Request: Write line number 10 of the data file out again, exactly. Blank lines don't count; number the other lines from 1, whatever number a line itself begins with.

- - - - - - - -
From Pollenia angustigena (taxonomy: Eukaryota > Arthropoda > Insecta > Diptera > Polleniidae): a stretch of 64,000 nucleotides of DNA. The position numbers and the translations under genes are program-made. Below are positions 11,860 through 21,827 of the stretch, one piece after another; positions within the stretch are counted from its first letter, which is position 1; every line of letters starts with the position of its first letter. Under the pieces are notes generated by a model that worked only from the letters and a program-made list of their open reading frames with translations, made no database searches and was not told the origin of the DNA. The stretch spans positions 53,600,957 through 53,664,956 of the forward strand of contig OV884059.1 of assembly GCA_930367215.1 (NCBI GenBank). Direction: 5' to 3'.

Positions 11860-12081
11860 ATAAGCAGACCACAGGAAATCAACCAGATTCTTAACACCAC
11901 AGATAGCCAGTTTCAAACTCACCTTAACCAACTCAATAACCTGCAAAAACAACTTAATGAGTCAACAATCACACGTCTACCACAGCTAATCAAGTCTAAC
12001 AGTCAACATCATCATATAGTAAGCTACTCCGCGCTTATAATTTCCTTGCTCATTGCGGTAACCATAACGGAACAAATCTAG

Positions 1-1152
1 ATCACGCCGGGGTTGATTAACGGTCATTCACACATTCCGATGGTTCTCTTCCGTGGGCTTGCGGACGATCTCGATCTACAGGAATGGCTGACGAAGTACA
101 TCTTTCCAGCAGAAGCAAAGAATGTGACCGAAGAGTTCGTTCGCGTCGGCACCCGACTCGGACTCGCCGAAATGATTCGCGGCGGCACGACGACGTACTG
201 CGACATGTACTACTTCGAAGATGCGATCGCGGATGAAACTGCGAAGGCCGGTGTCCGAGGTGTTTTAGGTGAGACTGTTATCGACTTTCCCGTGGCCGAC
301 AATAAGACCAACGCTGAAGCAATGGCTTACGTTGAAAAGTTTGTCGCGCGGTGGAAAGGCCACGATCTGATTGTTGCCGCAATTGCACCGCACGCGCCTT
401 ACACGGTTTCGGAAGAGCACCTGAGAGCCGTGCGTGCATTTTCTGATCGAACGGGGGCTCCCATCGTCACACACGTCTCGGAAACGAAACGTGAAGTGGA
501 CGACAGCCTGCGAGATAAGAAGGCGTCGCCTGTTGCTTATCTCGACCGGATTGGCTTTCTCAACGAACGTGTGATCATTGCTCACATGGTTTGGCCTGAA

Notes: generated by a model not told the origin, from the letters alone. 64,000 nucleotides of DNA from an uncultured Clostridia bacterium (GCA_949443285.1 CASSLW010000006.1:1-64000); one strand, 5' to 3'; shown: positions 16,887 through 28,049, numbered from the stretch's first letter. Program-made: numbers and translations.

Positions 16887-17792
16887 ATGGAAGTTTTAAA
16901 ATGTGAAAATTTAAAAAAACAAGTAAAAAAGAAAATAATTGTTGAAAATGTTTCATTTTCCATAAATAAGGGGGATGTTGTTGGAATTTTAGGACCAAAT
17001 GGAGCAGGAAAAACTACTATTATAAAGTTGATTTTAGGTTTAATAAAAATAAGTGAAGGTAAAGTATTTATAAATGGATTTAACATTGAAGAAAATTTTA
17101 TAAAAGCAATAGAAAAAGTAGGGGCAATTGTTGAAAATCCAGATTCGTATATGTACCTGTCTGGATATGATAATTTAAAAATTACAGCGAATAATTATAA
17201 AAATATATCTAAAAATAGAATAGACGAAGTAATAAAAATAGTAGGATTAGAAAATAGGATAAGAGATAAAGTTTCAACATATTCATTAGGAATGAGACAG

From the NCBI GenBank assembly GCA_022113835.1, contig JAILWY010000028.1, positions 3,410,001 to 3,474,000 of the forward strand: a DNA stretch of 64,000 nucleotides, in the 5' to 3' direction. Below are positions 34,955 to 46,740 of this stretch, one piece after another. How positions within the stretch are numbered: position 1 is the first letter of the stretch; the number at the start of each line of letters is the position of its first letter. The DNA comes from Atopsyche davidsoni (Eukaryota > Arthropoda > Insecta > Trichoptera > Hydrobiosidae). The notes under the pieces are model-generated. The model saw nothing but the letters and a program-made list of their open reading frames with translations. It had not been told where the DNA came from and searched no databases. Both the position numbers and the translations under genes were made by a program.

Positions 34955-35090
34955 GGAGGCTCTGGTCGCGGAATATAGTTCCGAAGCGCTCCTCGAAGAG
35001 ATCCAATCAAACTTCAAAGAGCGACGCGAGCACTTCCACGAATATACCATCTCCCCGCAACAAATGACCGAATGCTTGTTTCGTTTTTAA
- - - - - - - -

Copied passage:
301 AATAAGACCAACGCTGAAGCAATGGCTTACGTTGAAAAGTTTGTCGCGCGGTGGAAAGGCCACGATCTGATTGTTGCCGCAATTGCACCGCACGCGCCTT